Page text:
Over the years, Pooja Solanki has worked with a host of architectural firms and carved a niche for herself in the world of interior designing.

She started working while pursuing her Bachelor’s degree and has continued ever since. After the birth of her son Karan in 2005, Pooja took a break and became a full-time mother. Six months later, she was back at her desk, only this time she had flexi hours to work with.

Name: Pooja Solanki
Profession: Interior Designer/Manager
Child: Karan (9)

“As a person, I need to be productive with my time to be able to do justice in all other areas of my life. I am a better mother because I was able to pursue my professional life,” says Pooja. Finding the right balance is the key and it varies from person to person.

“It’s always tricky to find the right balance between what should be and what is possible. Thankfully, I live with my in-laws and they were happy to baby-sit my son when I was away. Hence, it was relatively easier to step out when Karan was just six-months-old,” shares Pooja.

“It takes a lot of factors to get the balance just right, support at home as well as support from the employer. I have been fortunate on both accounts to reach where I am today,” adds Pooja who is Vice President (Projects) Tiles and Styles.

Supermom advice
>> It’s most important to not lose your identity because that is what propels all the other roles.
>> With technology, it is becoming easier to work without being present at the desk at all times, depending on the nature of job.
>> A lot can be achieved knowing exactly which priorities can be juggled to match the circumstances.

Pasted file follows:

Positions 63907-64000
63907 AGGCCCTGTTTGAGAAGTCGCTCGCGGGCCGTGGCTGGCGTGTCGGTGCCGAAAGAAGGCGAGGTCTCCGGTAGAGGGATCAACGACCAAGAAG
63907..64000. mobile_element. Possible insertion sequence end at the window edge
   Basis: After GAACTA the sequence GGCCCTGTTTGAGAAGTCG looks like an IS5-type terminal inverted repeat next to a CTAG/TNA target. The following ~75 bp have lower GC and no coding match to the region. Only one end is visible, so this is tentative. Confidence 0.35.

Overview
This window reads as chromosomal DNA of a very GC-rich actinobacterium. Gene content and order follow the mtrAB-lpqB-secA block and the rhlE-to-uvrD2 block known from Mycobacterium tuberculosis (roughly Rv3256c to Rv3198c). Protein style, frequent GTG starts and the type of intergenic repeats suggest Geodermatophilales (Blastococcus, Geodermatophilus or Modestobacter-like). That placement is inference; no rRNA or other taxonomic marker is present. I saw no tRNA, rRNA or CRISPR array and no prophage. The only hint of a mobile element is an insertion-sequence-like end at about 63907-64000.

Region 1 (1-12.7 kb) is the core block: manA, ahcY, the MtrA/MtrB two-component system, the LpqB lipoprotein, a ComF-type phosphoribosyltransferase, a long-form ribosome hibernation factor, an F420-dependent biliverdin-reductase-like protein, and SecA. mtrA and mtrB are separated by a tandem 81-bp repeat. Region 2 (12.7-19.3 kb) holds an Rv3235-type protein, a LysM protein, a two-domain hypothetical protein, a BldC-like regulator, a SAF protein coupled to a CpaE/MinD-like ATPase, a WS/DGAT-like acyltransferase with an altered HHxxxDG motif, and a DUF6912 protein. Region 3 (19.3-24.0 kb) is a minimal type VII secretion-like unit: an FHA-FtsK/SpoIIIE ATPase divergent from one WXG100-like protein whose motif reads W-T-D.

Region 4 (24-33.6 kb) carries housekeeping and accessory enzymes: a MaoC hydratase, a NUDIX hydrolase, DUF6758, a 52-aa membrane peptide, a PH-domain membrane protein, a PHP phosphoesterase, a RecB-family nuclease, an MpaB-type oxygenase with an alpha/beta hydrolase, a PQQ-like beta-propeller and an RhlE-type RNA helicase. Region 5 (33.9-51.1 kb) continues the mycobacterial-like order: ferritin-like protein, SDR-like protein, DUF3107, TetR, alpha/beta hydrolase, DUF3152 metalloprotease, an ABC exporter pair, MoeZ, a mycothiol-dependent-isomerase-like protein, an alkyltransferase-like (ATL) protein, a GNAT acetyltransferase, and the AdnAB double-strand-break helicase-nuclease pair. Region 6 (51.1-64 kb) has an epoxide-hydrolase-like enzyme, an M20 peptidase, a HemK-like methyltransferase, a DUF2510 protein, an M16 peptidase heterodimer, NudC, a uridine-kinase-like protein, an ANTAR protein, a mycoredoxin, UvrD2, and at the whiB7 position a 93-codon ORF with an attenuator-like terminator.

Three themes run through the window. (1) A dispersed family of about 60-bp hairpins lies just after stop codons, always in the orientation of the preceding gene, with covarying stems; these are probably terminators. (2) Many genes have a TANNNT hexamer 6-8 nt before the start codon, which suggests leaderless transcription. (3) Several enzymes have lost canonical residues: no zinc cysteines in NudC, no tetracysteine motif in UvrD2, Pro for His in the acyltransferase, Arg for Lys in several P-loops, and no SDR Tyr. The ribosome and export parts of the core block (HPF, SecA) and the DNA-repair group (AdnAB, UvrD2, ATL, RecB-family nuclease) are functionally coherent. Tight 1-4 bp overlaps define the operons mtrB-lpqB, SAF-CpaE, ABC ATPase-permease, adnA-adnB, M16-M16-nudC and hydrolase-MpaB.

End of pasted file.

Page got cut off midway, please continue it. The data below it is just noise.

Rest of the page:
Having graduated from NIFT, Rachna Shah began pursuing her passion designing. She began her career as a designer and manufacturer of fashion accessories, mostly of footwear.

After Aaditya’s birth in 2005, Rachna decided to take a long sabbatical from work and be a mom to her son. “My baby was my top priority. I took a sabbatical from work for about two years.

Name: Rachna Shah
Profession: Footwear Designer/
Manufacturer
Child: Aaditya (8)
Pic/Atul Kamble

Then for the next few years I decided to scale down and restrict my work hours. About three years ago, Aaditya became independent, and that’s when I decided to commit myself to my career in a full-fledged way,” says Rachna.

It’s been a wonderful journey and she has been able to strike a perfect balance between her creativity and her son’s needs. “Being a mom is the best thing in the world to me, and being able to work also gives me a sense of balance. I am enjoying both my career and being a mother. I feel proud, secure and satisfied.”

She adds, “Like a lot of working moms, there were days or weeks when I used to feel guilty and completely overwhelmed. Today, when I look back I feel quite satisfied that I was able to manage both pretty well. My positive attributes of being a good multi-tasker, high on energy and full of life, along with the trust and support of my husband, my parents and in-laws all together helped me balance my time between my child, home and career.”

Supermom advice
>> Accept that there will be good and bad days. It is beneficial to discuss your feelings with your husband or parents/in laws. Don’t be afraid to ask for help.
>> Focus on a plan, get organised, list down all of the things that need to be done over the next few days
>> Everyone has a smartphone today, which is an amazing piece of technology. So, use it for more than just texting and updating your profiles on social media websites.

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2 Comments

  • Reena09-Mar-2014

    Wonderfully said Chipo.....everywhere you see there is discrimination.....

  • Chipo08-Mar-2014

    How about some input from mothers in the middle and lower income groups. Their lives are a lot less cushioned, their work hours are way more intensive not to mention laborious. Top it all they manage the house to the tee from looking after parents/ in-laws, husbands, children, cooking and cleaning. It would be nice to read an article that shines light on the plight and rigorous routine of some of these women rather than interior and footwear designers.